2.  Check out the local farmer's market and find the local coffee shop. You can find the closest one to your potential neighborhood, here. (FYI: The farmer's market's close in the winter months)
  3. Once you settle into the neighborhood coffee shop, whip out your smart phone and pull up portlandmaps.com (here) -  look up crime, permits and zoning use, school district information, historical permits, zoning information, tax information, how much the property in question last sold for.   
  4. Talk to your (soon to be) new neighbors and ask questions.  Why do they  like living there? What's their secret favorite haunt?  If you're not comfortable talking to strangers, go to the nearest community center. Portland Parks and Recreation has a list here.
  5. Keep an open mind.  Every neighborhood in Portland has pros and cons, but at Paris Group, we know that each one has a secret zest.

 

Five Questions on Friday with Home Gnome

This week we sat down with Nicole from Home Gnome. Here's what she had to say!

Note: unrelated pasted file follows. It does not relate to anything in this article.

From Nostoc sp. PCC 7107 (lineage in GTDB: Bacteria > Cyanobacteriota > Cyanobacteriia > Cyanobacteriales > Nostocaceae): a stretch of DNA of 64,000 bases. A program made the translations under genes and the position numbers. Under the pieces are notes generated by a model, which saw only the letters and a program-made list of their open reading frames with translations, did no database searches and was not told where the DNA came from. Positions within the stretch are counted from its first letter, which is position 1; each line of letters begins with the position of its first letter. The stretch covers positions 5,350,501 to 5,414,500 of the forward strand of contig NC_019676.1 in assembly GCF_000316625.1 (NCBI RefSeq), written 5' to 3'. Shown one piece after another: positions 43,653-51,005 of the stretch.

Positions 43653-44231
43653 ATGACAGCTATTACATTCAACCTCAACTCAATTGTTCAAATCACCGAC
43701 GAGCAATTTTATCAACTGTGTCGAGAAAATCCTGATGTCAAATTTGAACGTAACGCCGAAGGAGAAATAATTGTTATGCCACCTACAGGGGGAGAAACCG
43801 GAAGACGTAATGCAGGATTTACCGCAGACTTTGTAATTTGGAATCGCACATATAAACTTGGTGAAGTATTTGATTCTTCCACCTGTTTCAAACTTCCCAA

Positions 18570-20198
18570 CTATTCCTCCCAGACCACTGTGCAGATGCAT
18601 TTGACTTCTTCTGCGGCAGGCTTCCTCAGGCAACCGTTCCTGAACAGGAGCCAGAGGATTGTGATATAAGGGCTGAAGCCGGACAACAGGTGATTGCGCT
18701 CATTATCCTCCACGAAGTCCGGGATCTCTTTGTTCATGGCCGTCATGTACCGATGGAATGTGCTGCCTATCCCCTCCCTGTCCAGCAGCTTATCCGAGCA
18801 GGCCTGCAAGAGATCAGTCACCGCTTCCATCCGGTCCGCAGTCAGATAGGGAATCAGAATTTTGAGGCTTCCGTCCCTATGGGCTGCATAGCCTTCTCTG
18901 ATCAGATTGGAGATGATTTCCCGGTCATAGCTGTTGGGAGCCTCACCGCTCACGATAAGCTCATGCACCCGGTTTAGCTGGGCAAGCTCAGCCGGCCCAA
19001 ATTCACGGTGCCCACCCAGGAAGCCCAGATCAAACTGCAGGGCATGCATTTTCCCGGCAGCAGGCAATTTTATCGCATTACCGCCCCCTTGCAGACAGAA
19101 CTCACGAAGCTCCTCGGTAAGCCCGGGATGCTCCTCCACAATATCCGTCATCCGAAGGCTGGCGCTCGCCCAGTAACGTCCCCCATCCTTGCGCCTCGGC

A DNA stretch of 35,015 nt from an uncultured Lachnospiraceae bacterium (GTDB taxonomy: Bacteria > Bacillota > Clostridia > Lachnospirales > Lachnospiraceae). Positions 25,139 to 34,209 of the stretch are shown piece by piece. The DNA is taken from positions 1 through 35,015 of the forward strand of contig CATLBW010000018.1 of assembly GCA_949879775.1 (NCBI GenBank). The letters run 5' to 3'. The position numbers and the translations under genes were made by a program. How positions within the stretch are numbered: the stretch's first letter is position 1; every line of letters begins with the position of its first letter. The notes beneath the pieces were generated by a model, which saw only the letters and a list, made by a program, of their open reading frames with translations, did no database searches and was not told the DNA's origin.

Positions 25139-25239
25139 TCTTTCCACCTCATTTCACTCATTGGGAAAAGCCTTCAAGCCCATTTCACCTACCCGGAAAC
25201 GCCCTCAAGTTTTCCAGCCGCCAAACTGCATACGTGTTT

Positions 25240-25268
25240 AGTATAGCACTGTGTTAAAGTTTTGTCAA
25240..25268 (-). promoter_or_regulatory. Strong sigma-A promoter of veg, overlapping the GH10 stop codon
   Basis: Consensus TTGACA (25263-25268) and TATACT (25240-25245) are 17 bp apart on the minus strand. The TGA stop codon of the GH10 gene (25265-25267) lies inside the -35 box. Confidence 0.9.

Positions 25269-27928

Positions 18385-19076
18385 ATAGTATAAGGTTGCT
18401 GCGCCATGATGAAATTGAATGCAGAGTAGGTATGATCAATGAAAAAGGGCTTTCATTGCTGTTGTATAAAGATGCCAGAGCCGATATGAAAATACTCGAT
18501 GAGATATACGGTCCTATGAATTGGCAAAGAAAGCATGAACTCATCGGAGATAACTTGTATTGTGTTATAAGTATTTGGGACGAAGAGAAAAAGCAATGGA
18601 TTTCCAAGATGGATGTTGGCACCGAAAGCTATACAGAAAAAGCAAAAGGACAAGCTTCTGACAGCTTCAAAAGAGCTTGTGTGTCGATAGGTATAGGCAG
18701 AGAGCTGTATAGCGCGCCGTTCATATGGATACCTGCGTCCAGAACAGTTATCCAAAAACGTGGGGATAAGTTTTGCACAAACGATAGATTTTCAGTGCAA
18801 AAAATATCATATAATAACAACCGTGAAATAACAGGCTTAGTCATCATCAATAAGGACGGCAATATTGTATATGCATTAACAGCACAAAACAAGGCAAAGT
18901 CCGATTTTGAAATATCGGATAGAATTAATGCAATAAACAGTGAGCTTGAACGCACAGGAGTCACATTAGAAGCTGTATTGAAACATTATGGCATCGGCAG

How and why did you become a home inspector?

I realized during my previous career in architecture that I really didn't enjoy sitting at a desk for most of my workdays. I needed a career that was more active while still feeding my passion for houses. A friend of mine told me that her husband was going to inspect houses on weekends with his dad for some extra money and I immediately knew that I had discovered my next career. For me, inspecting homes is the perfect combination of being physically active, meeting & interacting with new people and writing. I see each new inspection as an adventure and I look forward to finding something different in every one I do. I especially enjoy inspecting forgotten "icky" places like crawlspaces and attics- places where nobody usually ventures unless there's a huge problem. I also really enjoy building relationships with agents and clients. I love using my knowledge of building science and the history of construction & materials as well as my background with building codes and architecture to inform clients about their home and how it works.